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CATARACTS

Cataract Awarenessr

by Becky Sisk, PhD ©2002

Cataracts are a common cause of vision loss but are easily treated by a qualified ophthalmologist. August is Cataract Awareness Month, a reminder that cataract surgery can clear up your eyesight and improve your quality of life.

According to the American Academy of Ophthalmology, half of the people between age 52 and 64, and almost everyone over the age of 75, will have a cataract. Another way to look at it is that one in seven people in the United States has a cataract.

What Is a Cataract?

A cataract is a clouding in the lens of your eye. The onset of the condition is slow and usually related to aging.
Other causes are congenital birth defects, alcoholism, diabetes mellitus, eye injury, smoking, and long-time exposure to ultra-violet (UV) light.

How Would I Know If I Had a Cataract?

Visual problems are not apparent in the beginning stages of a cataract. When they appear, you may have the following symptoms:

* A gradual blurring of your eyesight.
* Poor distance vision.
* A fading or yellowing of colors.
* Double vision in the affected eye.
* A heightened sensitivity to light.
* Trouble seeing well enough to drive at night.
* Frequent need for changes in eyeglass prescriptions.

How Are Cataracts Treated?

At the onset of cataracts, high magnification glasses may improve vision, but there are no medications or eye-drops that will help. Some people think that a cataract needs to be "ripe" before it can be removed, but this is not true. Instead, cataracts are removed when they interfere with normal activities of daily living.

Ophthalmic surgeons remove cataracts under local anesthesia in the outpatient area of a hospital or in special, stand-alone clinics. They take the cataract out through a tiny slit at the edge of the sac that contains the clouded lens. They usually use "phacoemulsification," a process that liquefies the lens so it can be withdrawn through a needle and syringe.

A clear plastic replacement lens (the intraocular lens) is inserted in the sac and the incision is sewn up with a
suture that dissolves later. Other procedures are also used, so you should discuss your own case with your surgeon. The common misconception that lasers are used in cataract surgery is not true. Fortunately, cataract surgery is covered by insurance and Medicare.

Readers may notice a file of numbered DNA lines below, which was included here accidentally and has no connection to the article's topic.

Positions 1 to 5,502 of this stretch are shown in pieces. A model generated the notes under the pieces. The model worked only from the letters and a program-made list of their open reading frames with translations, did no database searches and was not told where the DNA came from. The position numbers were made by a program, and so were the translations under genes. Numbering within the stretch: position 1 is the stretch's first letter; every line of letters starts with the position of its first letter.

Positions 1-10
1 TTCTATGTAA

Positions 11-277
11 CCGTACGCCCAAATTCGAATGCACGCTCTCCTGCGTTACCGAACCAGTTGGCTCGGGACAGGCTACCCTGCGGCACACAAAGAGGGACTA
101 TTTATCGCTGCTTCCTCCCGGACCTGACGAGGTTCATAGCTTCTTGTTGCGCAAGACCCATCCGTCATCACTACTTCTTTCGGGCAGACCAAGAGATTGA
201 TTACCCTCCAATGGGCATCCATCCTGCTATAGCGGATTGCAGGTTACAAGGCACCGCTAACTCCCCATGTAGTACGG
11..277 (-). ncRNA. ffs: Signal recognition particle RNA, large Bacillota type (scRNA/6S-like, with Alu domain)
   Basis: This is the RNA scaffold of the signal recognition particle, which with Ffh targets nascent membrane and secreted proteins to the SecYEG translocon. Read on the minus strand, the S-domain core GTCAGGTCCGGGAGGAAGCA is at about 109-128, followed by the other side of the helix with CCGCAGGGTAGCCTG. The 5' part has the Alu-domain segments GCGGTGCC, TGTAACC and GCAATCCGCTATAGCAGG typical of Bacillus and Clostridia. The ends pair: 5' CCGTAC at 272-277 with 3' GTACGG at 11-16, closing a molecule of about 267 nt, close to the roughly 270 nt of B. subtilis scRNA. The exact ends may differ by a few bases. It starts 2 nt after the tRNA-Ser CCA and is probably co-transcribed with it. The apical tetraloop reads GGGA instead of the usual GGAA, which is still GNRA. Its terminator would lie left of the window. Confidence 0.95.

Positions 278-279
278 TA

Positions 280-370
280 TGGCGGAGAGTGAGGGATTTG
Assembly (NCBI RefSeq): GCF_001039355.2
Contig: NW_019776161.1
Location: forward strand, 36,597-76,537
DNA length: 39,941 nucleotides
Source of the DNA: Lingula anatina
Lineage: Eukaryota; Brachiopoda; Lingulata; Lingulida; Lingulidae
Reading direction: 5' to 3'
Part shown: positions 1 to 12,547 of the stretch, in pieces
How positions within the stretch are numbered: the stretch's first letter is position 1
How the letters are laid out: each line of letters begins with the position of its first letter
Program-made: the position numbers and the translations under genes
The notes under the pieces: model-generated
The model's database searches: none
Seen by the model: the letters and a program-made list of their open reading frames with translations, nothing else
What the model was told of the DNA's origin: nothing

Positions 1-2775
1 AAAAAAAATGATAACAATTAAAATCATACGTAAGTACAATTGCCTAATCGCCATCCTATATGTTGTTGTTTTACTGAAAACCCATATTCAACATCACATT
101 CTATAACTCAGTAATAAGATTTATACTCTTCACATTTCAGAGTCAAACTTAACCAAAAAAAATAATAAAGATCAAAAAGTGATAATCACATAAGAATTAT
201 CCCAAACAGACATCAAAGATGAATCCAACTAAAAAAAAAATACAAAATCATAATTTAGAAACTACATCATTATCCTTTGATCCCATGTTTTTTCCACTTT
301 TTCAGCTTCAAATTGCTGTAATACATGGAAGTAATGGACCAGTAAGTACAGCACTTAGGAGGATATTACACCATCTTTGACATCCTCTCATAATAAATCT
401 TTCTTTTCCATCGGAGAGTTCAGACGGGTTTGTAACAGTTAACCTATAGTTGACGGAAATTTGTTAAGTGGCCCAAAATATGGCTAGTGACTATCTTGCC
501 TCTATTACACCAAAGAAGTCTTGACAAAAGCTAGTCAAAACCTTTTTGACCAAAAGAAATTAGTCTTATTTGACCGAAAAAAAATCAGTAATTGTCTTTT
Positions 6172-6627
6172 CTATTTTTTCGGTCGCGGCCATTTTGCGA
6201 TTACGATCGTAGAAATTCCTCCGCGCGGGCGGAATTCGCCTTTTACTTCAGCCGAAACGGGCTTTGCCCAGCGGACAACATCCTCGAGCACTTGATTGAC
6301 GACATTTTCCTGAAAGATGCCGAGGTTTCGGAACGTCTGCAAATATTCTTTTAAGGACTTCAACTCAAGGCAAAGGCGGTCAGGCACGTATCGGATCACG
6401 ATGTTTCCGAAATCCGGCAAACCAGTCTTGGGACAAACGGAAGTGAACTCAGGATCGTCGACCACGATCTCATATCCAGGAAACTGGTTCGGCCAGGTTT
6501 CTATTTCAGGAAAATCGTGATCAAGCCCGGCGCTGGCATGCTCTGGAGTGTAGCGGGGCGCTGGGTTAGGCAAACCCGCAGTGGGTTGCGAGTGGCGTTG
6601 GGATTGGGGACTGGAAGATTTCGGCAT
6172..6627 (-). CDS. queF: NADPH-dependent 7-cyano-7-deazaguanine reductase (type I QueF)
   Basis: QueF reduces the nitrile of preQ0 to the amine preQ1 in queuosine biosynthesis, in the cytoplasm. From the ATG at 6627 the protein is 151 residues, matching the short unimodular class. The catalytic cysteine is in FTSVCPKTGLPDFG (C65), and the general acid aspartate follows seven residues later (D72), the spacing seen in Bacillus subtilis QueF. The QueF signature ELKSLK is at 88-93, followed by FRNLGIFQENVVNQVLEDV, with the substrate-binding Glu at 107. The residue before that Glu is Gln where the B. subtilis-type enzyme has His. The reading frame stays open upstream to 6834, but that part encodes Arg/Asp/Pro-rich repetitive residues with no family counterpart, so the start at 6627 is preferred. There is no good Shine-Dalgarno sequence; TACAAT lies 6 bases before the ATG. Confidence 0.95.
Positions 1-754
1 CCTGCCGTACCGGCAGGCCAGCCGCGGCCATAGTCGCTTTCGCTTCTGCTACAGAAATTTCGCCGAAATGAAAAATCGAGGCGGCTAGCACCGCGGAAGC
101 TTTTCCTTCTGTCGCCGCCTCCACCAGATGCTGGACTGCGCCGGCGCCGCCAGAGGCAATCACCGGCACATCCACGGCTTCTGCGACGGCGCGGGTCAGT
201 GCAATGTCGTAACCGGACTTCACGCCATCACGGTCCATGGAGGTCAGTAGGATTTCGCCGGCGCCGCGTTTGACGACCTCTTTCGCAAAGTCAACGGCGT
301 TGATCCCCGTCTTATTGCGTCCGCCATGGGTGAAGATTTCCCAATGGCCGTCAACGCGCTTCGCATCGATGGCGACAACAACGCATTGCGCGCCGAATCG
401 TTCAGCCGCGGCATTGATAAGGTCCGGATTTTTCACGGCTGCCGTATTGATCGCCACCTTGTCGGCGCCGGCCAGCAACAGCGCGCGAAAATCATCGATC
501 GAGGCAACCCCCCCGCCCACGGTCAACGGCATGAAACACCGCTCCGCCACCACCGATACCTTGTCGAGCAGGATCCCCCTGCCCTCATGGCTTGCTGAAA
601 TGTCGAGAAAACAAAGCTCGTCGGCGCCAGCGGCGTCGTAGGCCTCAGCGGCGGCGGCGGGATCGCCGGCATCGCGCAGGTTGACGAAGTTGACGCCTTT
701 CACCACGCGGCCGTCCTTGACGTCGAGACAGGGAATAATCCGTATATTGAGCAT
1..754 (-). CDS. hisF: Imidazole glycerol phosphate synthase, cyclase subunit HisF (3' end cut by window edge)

What Will I Be Able to Do After Surgery?

Patients can go home as soon as they are stable. You should avoid heavy activity and avoid rubbing the affected eye. Other instructions depend on the physician's preferences. Most cataract surgeries are successful, but a few complications are possible, so be sure to follow up with the surgeon postoperatively.

You will probably be happy with the results of your surgery. However, be aware that cataract surgery will not help other eye problems you may have, such as glaucoma, macular degeneration, or eye problems related to diabetes.

What Type of Doctors Perform Cataract Surgery?

Cataracts require medical intervention, so it is important that you go to a board-certified ophthalmic surgeon, rather than to an optometrist, when you suspect a cataract. Doctors with the initials "F.A.C.S." behind their names have demonstrated their knowledge and skills and are board-certified.

Where Can I Find Further Information?

Try these websites:

* The American Academy of Ophthalmology
* The American Society of Cataract and Refractive Surgery
* The National Eye Institute
* Prevent Blindness America

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Becky Sisk is owner and webmaster of NurseScribe, eNurseScribe.com
This article is for information use only and is not medical
advice. Please consult your physician if you are concerned with
the condition of your eyes or other medical conditions.

For free articles on medical topics, go to
www.eNurseScribe.com/medarts.htm.
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About the Author

Becky Sisk is owner and webmaster of NurseScribe, www.eNurseScribe.com/

 

 

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